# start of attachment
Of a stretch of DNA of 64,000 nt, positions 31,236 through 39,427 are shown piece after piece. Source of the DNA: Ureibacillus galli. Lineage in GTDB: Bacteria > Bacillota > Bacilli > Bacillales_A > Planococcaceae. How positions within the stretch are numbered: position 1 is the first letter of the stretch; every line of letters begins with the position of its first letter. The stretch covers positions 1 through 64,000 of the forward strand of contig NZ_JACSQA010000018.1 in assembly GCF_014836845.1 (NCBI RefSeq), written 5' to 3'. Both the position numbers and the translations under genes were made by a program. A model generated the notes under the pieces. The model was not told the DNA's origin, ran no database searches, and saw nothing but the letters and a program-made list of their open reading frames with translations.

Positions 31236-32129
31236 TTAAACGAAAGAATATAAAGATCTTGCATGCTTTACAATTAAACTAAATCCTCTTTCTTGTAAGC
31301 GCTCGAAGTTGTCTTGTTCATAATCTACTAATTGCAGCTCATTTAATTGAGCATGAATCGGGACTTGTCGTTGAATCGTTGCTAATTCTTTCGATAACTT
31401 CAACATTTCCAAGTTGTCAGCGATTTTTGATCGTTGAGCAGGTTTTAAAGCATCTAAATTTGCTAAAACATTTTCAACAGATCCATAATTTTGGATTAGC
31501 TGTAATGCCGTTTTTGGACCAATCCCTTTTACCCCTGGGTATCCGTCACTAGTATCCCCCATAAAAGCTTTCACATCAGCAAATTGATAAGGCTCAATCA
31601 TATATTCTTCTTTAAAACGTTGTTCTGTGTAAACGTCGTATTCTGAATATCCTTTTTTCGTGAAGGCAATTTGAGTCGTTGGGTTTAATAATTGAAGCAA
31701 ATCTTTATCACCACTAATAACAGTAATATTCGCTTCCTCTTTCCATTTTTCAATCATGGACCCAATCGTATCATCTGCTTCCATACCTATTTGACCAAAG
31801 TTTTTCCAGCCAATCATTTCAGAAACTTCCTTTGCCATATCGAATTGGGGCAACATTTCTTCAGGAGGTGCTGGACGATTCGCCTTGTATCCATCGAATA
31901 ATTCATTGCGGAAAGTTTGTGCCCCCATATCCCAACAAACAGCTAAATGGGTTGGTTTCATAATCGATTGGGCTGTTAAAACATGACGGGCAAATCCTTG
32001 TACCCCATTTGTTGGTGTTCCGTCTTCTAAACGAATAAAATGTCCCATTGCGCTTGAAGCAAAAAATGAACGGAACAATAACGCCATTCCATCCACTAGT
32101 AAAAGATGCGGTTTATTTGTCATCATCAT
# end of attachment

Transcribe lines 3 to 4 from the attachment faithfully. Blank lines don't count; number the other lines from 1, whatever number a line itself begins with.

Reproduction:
31236 TTAAACGAAAGAATATAAAGATCTTGCATGCTTTACAATTAAACTAAATCCTCTTTCTTGTAAGC
31301 GCTCGAAGTTGTCTTGTTCATAATCTACTAATTGCAGCTCATTTAATTGAGCATGAATCGGGACTTGTCGTTGAATCGTTGCTAATTCTTTCGATAACTT